Therapy master’s program and clinic to shut down

Rachel Sinn

For the four remaining students in the couple and family therapy program, the end is near as the master’s program prepares to shut down at Iowa State.

Students in the program say with the last semester of the program underway, emotions are high and the last days are bittersweet.

The Couple and Family Therapy Clinic is closing due to the high cost of the program itself and the expansion of the financial counseling services program which shares the same building.

“We don’t turn away anyone that can’t pay,” said Amy Muller, graduate student in human development and family studies within the program.

“Most therapy agencies require insurance which we don’t require,” Muller said. “Part of that is because we’re students and not licensed therapists; it’s a training program.”

Now that the program’s clinic will not be available, there will not be many alternative places to seek counseling that are affordable to low income individuals.

“The student counseling service center takes cases, but they are usually bombarded by many and can only help ISU students,” said Lindsey Deets, graduate student in human development and family studies. “Most places in the community are expensive.”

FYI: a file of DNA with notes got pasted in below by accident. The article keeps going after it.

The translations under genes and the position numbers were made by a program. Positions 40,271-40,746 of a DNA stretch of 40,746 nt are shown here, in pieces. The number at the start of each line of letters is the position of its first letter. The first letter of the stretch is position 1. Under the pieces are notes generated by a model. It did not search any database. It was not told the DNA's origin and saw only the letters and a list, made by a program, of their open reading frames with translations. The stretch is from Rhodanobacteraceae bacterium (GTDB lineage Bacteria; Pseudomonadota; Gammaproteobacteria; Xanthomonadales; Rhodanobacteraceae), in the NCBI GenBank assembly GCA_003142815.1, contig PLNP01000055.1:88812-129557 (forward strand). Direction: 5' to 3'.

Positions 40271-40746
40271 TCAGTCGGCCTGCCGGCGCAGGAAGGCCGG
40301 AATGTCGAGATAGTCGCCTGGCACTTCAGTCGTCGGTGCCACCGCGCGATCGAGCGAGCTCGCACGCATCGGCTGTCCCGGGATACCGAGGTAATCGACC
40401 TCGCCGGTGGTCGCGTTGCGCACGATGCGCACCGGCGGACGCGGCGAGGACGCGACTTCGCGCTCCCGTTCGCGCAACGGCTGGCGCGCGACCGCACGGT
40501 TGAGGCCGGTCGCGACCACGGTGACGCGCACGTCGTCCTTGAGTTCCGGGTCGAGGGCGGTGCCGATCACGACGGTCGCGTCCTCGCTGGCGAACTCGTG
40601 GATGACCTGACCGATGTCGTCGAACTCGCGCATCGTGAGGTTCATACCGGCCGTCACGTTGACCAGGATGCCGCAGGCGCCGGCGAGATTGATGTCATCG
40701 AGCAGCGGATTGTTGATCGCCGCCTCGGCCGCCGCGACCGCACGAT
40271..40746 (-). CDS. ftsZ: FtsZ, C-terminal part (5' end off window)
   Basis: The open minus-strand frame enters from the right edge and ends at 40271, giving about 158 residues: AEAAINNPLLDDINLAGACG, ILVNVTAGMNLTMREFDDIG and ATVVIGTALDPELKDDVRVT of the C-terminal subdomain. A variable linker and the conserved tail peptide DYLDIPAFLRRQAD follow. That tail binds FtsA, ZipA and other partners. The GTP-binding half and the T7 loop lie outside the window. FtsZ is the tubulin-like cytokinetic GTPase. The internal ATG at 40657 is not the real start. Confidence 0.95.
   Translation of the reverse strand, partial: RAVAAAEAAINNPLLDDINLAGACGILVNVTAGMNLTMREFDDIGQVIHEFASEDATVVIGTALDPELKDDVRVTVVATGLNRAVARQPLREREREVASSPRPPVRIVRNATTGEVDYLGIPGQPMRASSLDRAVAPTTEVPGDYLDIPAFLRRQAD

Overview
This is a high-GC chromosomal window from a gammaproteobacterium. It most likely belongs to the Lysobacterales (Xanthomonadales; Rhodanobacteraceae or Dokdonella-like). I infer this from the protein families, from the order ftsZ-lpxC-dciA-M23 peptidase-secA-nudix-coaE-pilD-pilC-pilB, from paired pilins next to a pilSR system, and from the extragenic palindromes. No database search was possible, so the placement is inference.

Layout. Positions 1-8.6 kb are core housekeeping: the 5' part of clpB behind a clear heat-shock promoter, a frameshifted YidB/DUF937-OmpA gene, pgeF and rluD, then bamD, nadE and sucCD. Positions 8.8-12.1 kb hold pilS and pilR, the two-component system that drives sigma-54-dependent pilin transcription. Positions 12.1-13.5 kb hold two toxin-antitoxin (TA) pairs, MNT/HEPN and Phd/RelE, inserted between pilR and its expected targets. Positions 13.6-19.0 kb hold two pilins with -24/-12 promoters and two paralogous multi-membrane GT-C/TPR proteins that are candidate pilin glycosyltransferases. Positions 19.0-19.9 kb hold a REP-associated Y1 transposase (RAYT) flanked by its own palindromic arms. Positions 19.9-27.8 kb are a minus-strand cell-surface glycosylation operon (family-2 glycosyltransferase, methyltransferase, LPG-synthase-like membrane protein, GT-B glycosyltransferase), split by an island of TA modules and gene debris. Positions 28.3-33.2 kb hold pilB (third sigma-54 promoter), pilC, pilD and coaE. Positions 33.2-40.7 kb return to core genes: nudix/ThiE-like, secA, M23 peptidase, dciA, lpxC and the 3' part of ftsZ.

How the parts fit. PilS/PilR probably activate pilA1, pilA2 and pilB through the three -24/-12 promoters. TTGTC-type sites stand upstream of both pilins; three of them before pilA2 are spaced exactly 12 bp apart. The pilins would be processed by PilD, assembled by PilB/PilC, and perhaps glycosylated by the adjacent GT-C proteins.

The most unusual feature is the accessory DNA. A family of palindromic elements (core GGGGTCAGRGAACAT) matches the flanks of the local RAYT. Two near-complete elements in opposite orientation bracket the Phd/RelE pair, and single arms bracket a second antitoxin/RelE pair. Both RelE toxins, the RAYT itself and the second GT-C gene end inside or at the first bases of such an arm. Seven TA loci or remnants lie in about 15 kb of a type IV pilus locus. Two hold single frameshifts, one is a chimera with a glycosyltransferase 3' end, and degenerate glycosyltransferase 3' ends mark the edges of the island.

Some of the more common therapy sessions are in regards to conflict resolution within couples, past and current trauma victims and individuals with grief and loss issues.

Deets and Muller offer much of the credit to the program to Megan Murphy, former clinic director.

“It’s been closed down before and resurrected. Dr. Murphy put her heart and soul into the clinic,” Deets said. 

Muller agreed with Deets’s analysis of Murphy. 

“She worked very hard to get it accredited,” she said. “This is the only accredited marriage and family program in the state. Sadly there’s absolutely no chance of it coming back this time.”

Murphy said the clinic started in 1987 with the Ph.D. program in marriage and family therapy starting around the same time.

“I feel like it’s a disservice to the community for it to be closed,” said Krystyna Abbot, graduate student in human development and family studies.

The three students said they share goals of procuring jobs after graduation and becoming licensed therapists.

“I think it’s really sad for future students that wanted to be in an accredited program,” Deets said. “Being in this program will make it easier to become licensed.”

The Couple and Family Therapy Clinic is located on campus in Room 1311 of the Palmer Building. Counseling is available to all students for $10 per session. Services will be available through the end of the semester when the clinic officially closes.